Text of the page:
In a landmark ruling of 31 May 2018, the European Court of Justice held that the obligation under EU Merger Control rules not to implement a transaction prior to obtaining merger control clearance (the “standstill obligation”) should, in principle, be confined to (i) the actual acquisition of control; or (ii) measures that contribute to the acquisition of control. This is a significant limitation of the scope of the standstill obligation as it has been interpreted by Competition Authorities so far in the EU.
In this particular case, KPMG Denmark (“KPMG DK”) had given a notice of termination of its co-operation agreement with KPMG International Cooperative (“KMPG International”), following the conclusion of a merger agreement with Ernst & Young (“EY”). The termination notice was given before the receipt of the merger control clearance, and the termination would not become effective until after 6 months, when merger clearance would have been obtained. The termination notice had produced market effects, given that it prompted KPMG International to launch a new auditing business in Denmark before merger approval.
The Court, which to a large extent followed the Opinion of Advocate General Wahl, clarified that the scope of the standstill obligation1 should be confined to measures that rise to the level of control, within the meaning of the EU Merger Regulation. In this particular case, KPMG DK had not "jumped the gun" (and breached the standstill obligation) by giving pre-merger termination notice, as the notice did not give EY control over KPMG DK.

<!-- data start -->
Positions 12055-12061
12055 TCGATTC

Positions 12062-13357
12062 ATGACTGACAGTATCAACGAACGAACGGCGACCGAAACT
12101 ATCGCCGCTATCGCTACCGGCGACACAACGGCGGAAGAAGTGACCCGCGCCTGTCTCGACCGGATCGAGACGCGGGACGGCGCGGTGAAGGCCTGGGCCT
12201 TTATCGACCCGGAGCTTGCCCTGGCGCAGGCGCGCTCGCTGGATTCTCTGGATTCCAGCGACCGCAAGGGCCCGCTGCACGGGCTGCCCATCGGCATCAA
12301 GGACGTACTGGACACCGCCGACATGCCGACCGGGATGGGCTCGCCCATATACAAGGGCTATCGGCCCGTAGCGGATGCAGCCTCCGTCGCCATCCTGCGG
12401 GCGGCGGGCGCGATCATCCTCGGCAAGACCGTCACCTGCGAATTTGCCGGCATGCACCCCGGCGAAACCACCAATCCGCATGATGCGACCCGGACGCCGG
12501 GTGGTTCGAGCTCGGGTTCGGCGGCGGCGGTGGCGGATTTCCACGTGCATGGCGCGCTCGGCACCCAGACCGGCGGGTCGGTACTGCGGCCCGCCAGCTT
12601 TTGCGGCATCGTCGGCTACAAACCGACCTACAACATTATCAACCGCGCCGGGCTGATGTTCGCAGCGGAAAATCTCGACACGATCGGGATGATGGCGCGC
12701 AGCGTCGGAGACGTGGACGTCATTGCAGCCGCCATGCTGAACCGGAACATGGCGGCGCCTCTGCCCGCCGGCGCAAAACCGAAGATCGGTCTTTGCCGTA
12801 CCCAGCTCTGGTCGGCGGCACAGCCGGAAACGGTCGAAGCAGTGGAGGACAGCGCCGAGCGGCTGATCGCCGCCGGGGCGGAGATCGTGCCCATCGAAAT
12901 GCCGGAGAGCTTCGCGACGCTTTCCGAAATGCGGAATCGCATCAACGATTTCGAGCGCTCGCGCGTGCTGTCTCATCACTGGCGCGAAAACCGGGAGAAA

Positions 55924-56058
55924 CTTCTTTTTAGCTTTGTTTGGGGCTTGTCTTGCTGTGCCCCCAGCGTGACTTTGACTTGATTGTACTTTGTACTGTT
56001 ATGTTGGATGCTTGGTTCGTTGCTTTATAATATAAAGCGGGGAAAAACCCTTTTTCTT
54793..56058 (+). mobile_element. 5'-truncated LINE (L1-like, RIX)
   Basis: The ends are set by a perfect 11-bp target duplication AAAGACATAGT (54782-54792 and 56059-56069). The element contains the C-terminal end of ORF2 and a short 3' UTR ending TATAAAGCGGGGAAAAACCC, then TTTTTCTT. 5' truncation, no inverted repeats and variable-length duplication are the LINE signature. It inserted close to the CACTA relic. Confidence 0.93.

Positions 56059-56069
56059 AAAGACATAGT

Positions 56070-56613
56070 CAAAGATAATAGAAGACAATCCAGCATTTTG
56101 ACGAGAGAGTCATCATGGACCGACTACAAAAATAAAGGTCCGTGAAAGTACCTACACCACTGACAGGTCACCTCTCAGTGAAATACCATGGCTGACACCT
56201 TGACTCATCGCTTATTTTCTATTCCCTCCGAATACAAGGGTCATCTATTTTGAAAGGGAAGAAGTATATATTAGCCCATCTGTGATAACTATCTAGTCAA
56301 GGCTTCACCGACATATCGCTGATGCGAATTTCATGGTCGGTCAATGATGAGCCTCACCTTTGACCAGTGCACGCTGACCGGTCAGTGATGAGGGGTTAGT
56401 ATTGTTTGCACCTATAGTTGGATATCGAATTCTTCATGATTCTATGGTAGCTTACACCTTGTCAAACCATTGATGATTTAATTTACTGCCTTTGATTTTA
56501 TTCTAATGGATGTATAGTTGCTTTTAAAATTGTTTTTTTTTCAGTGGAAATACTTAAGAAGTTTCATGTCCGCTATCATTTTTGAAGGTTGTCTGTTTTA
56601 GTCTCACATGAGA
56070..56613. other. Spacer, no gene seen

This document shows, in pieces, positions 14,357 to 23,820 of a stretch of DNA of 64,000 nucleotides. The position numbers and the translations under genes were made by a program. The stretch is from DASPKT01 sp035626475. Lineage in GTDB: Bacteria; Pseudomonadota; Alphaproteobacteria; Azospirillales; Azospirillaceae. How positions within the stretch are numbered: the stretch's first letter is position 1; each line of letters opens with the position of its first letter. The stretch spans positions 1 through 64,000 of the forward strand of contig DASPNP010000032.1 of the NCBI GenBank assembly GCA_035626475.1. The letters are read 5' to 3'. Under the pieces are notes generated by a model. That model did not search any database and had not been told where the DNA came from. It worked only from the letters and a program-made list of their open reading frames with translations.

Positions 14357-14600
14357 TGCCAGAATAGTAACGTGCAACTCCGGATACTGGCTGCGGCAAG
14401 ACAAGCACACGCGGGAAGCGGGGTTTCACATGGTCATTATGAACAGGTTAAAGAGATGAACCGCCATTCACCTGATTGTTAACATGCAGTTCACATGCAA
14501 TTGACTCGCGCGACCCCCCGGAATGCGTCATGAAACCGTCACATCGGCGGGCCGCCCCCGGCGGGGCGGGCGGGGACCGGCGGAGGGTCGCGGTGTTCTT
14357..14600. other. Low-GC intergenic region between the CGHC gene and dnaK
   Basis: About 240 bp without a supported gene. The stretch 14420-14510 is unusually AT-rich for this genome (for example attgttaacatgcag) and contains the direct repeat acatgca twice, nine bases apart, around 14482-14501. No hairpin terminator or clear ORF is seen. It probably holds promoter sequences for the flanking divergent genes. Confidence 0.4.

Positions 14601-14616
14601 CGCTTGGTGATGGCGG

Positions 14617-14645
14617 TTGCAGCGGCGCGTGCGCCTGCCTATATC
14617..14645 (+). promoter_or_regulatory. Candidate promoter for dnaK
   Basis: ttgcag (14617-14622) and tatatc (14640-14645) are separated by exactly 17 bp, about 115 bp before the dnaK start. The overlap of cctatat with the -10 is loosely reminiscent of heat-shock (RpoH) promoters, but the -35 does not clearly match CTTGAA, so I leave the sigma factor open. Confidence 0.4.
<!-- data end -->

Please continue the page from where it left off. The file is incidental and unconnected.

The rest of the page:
This judgment could have far-reaching implications for integration planning and deal structuring. It gives more leeway for merging parties to agree and implement preparatory measures that do not confer control or directly contribute to the eventual acquisition of control. However, parties should remain cautious, as it remains to be seen how Competition Authorities will interpret this judgment in practice, and the general rules on anticompetitive practices (for instance, exchange of sensitive information) also apply in transaction settings.
Background and Procedural Posture
The ruling was issued in the context of EY’s appeal to a Danish Court against a decision by the Danish Competition and Consumer Authority (“DCCA”). The DCCA had decided that KPMG DK had "jumped the gun" and breached the standstill obligation under Danish merger control law by giving notice to terminate its co-operation agreement with KPMG International before merger clearance. The standstill obligation in Danish law is equivalent to that provided for in the EU Merger Regulation.